The Daily Tar Heel

Serving the students and the University community since 1893

Monday June 5th

Council Delays Decision On Cameron Restriping

Richard Goldberg spoke to the Chapel Hill Town Council about his greatest fear as a biker - getting "doored."

Goldberg, of 202 Fallen Log East in Chapel Hill, was at the meeting Monday night to speak to the council about an item on its consent agenda calling for the restriping of part of West Cameron Avenue, which would eliminate a turn lane for part of the avenue and perhaps leave bikers to fight the traffic in the road.

But Goldberg said one of the biggest concerns of bicycle riders is not the moving cars but the stationary ones. "As a bicyclist, it is very dangerous to ride on a road with parked cars," he said.

That's how one gets doored. The term refers to what happens when cyclists are hit by drivers opening their doors when parked on the side of the road.

Before the meeting, council member Pat Evans said it was in the best interests of area bikers to remove the item from the agenda to study it further.

"I think it's going to be pulled from the consent agenda," Evans said. "I think it would be better for us to delay this decision."

While Evans said restriping Cameron Avenue to eliminate part of a turn lane would endanger cyclists, council member Kevin Foy saw it differently.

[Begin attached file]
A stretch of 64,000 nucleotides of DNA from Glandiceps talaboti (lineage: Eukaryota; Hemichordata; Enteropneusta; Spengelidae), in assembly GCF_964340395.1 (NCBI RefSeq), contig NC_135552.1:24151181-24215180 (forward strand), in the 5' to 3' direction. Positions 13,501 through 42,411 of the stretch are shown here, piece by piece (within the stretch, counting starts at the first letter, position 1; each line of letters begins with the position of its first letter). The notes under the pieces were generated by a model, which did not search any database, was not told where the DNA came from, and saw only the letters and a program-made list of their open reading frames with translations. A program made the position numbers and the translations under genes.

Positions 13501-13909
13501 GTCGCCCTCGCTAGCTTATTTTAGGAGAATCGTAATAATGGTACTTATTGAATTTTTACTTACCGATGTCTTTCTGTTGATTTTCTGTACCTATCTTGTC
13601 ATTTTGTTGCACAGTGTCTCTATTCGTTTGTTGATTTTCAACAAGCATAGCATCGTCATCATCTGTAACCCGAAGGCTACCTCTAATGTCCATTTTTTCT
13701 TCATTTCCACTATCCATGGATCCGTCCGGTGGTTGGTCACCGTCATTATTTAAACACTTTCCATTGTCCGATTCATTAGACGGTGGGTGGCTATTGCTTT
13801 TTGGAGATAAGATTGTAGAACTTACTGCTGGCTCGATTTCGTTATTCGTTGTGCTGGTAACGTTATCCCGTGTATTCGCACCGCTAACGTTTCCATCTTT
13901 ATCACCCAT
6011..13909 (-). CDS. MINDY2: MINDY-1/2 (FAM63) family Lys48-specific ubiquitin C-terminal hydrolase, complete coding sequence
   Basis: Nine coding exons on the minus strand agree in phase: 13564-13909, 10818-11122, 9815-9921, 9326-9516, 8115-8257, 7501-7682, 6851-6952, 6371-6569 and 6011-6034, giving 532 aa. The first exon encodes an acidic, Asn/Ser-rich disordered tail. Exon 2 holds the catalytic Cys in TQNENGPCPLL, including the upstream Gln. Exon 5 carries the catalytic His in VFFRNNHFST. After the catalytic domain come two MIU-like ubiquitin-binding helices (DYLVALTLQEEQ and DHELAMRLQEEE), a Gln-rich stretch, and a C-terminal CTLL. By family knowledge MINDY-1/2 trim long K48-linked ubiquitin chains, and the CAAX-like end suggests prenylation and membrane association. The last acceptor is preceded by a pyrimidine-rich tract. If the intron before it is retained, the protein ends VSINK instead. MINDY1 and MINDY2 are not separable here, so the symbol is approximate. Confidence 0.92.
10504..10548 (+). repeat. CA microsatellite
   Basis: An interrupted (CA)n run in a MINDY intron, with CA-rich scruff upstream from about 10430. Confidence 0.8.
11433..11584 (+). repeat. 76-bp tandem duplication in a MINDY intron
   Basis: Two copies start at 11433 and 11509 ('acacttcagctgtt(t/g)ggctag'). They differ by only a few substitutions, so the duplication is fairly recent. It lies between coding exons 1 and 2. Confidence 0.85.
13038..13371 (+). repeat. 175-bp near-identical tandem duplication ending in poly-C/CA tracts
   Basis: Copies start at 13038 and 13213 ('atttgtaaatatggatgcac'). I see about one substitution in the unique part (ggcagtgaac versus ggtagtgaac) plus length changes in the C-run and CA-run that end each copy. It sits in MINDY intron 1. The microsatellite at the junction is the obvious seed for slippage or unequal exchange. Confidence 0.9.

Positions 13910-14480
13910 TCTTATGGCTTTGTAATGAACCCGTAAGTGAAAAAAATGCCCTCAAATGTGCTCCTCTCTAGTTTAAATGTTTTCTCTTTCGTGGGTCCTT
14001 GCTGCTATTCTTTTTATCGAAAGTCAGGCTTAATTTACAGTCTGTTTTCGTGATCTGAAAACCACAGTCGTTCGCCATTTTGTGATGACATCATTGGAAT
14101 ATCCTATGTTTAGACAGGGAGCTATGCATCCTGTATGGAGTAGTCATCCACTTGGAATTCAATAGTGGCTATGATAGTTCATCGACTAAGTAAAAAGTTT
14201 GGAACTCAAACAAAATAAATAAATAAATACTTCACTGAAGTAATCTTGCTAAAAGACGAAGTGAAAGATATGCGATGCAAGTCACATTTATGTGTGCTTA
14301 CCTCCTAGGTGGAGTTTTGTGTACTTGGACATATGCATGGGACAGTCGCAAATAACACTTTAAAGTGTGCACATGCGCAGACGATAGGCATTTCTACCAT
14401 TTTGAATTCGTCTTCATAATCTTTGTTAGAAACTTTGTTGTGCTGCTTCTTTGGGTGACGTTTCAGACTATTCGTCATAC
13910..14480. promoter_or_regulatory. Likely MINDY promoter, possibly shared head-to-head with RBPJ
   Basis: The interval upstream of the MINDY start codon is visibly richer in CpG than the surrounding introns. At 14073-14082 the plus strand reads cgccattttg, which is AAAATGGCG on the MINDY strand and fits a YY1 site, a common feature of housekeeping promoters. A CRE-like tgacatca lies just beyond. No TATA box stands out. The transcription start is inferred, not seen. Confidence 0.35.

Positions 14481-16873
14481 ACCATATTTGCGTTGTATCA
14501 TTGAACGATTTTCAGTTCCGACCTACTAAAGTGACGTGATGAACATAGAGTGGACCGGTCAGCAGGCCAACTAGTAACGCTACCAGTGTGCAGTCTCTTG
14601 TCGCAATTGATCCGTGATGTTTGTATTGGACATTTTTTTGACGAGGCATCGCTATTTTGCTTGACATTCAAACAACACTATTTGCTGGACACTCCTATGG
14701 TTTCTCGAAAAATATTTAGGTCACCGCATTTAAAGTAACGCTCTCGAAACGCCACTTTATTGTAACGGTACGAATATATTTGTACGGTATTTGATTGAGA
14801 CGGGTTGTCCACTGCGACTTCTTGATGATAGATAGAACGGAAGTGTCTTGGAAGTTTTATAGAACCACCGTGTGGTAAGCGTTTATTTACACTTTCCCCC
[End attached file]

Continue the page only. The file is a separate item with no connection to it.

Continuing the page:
"The lanes are too narrow for bicycles and cars, and if you widen the lanes you have room for the bicycles, cars and parked cars as well," Foy said.

Goldberg, with his cycling helmet resting on the speakers' podium, said he is opposed to the plan calling to restripe Cameron. He said the California Department of Transportation recommends five feet between parked and moving cars. Goldberg added that three feet are necessary between parked cars and cyclists to avoid being doored, and that traffic lanes should be 15 feet wide to accommodate everyone. He said the current plan for Cameron Avenue would make the lanes 10.5 feet wide.

Loren Hintz, chairman of the Chapel Hill Transportation Board, also spoke to the council. He read from a letter he sent to the council members asking them to delay their decision regarding the Cameron Avenue project. Hintz said the project had not yet been brought before the Transportation Board for consideration. "We learned at our last meeting that there are several items related to our duties which we did not receive in time," he said.

As a result, the council decided to refer the item to the transportation, planning and Bicycle and Pedestrian Advisory boards for further consideration.

Goldberg's solution to the problem was to implore the council members to consider removing the parked cars from Cameron Avenue. He said there are plenty of places for cars to park on the UNC campus, citing lots by the Smith Center and the parking decks on South Campus, but nowhere else for the cyclists to go.

"I just don't think it's safe, and I urge (the council) to remove all parked cars," Goldberg said.

"If people don't feel safe on Cameron, they won't use their bikes."

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